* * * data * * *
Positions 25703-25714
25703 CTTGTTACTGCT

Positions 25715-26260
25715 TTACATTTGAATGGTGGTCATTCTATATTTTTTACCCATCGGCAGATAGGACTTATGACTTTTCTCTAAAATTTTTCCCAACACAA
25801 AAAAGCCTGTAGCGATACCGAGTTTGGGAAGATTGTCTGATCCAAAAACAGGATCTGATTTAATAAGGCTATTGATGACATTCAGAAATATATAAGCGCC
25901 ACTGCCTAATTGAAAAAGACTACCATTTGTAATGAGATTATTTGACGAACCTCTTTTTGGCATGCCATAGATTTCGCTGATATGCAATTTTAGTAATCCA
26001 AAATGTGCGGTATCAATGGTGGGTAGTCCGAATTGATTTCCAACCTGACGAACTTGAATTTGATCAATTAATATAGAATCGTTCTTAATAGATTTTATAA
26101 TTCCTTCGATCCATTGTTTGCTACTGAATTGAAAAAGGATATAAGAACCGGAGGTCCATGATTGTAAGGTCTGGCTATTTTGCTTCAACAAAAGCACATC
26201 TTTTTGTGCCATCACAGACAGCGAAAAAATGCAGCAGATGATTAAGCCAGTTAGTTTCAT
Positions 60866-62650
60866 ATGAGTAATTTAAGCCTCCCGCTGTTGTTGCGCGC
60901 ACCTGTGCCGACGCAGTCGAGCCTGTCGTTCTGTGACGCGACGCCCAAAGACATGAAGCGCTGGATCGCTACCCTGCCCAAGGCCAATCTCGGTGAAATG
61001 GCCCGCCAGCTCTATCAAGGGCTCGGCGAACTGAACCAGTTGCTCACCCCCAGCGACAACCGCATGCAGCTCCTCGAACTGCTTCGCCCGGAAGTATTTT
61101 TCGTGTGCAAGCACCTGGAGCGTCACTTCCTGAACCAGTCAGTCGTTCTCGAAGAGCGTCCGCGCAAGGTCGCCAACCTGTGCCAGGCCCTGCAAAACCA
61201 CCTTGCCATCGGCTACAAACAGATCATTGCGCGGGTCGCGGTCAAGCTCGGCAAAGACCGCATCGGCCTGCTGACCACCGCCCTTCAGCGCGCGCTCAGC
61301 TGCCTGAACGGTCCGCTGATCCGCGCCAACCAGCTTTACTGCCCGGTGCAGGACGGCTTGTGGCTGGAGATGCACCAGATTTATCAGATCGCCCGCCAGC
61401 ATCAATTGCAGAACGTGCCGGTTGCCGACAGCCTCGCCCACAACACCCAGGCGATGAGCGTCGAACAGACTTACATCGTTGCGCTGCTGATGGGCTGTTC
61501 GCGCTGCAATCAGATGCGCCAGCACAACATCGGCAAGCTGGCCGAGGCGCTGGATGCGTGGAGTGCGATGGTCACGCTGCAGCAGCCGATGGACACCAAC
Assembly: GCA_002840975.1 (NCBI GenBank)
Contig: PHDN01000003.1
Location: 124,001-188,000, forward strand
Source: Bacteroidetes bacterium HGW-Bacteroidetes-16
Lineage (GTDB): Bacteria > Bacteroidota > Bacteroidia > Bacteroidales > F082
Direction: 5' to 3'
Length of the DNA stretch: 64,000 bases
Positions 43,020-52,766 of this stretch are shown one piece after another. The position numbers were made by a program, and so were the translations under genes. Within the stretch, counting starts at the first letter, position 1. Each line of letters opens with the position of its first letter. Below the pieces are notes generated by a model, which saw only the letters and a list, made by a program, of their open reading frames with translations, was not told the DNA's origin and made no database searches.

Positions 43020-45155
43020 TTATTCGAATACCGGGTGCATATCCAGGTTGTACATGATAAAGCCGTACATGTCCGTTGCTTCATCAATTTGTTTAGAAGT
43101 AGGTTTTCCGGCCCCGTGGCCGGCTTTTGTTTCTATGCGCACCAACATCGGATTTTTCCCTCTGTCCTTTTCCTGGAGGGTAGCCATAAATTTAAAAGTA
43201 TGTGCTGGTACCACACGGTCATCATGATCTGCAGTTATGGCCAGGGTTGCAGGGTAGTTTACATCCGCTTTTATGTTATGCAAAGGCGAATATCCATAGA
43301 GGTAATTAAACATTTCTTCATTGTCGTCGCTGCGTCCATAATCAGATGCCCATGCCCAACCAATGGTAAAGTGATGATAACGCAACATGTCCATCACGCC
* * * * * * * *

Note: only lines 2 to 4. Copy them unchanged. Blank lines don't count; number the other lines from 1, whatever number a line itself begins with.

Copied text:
25703 CTTGTTACTGCT

Positions 25715-26260
25715 TTACATTTGAATGGTGGTCATTCTATATTTTTTACCCATCGGCAGATAGGACTTATGACTTTTCTCTAAAATTTTTCCCAACACAA